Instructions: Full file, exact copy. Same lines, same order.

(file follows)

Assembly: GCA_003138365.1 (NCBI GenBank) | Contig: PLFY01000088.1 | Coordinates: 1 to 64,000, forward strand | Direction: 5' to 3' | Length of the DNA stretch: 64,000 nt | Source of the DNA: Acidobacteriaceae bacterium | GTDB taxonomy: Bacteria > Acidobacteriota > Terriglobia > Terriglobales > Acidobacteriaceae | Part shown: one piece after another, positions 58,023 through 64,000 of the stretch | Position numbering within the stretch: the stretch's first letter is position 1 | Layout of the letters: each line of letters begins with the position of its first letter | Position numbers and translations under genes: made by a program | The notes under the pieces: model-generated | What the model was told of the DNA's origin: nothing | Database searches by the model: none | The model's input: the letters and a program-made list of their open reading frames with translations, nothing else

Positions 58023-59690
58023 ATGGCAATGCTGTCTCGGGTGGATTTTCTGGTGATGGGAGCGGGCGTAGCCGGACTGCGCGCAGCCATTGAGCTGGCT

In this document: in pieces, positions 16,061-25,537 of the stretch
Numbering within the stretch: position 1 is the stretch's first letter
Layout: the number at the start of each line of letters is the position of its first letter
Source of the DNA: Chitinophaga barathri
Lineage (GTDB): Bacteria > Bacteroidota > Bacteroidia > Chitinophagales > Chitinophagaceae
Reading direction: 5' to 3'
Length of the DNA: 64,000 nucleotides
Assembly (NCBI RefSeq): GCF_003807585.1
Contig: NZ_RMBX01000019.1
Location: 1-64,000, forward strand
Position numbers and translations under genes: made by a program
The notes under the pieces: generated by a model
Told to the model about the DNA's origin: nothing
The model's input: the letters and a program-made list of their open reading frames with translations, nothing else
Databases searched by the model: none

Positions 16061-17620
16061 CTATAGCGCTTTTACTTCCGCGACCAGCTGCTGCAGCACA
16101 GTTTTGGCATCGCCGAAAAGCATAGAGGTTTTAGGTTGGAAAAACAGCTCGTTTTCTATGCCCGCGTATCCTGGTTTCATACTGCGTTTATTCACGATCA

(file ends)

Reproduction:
Assembly: GCA_003138365.1 (NCBI GenBank) | Contig: PLFY01000088.1 | Coordinates: 1 to 64,000, forward strand | Direction: 5' to 3' | Length of the DNA stretch: 64,000 nt | Source of the DNA: Acidobacteriaceae bacterium | GTDB taxonomy: Bacteria > Acidobacteriota > Terriglobia > Terriglobales > Acidobacteriaceae | Part shown: one piece after another, positions 58,023 through 64,000 of the stretch | Position numbering within the stretch: the stretch's first letter is position 1 | Layout of the letters: each line of letters begins with the position of its first letter | Position numbers and translations under genes: made by a program | The notes under the pieces: model-generated | What the model was told of the DNA's origin: nothing | Database searches by the model: none | The model's input: the letters and a program-made list of their open reading frames with translations, nothing else

Positions 58023-59690
58023 ATGGCAATGCTGTCTCGGGTGGATTTTCTGGTGATGGGAGCGGGCGTAGCCGGACTGCGCGCAGCCATTGAGCTGGCT

In this document: in pieces, positions 16,061-25,537 of the stretch
Numbering within the stretch: position 1 is the stretch's first letter
Layout: the number at the start of each line of letters is the position of its first letter
Source of the DNA: Chitinophaga barathri
Lineage (GTDB): Bacteria > Bacteroidota > Bacteroidia > Chitinophagales > Chitinophagaceae
Reading direction: 5' to 3'
Length of the DNA: 64,000 nucleotides
Assembly (NCBI RefSeq): GCF_003807585.1
Contig: NZ_RMBX01000019.1
Location: 1-64,000, forward strand
Position numbers and translations under genes: made by a program
The notes under the pieces: generated by a model
Told to the model about the DNA's origin: nothing
The model's input: the letters and a program-made list of their open reading frames with translations, nothing else
Databases searched by the model: none

Positions 16061-17620
16061 CTATAGCGCTTTTACTTCCGCGACCAGCTGCTGCAGCACA
16101 GTTTTGGCATCGCCGAAAAGCATAGAGGTTTTAGGTTGGAAAAACAGCTCGTTTTCTATGCCCGCGTATCCTGGTTTCATACTGCGTTTATTCACGATCA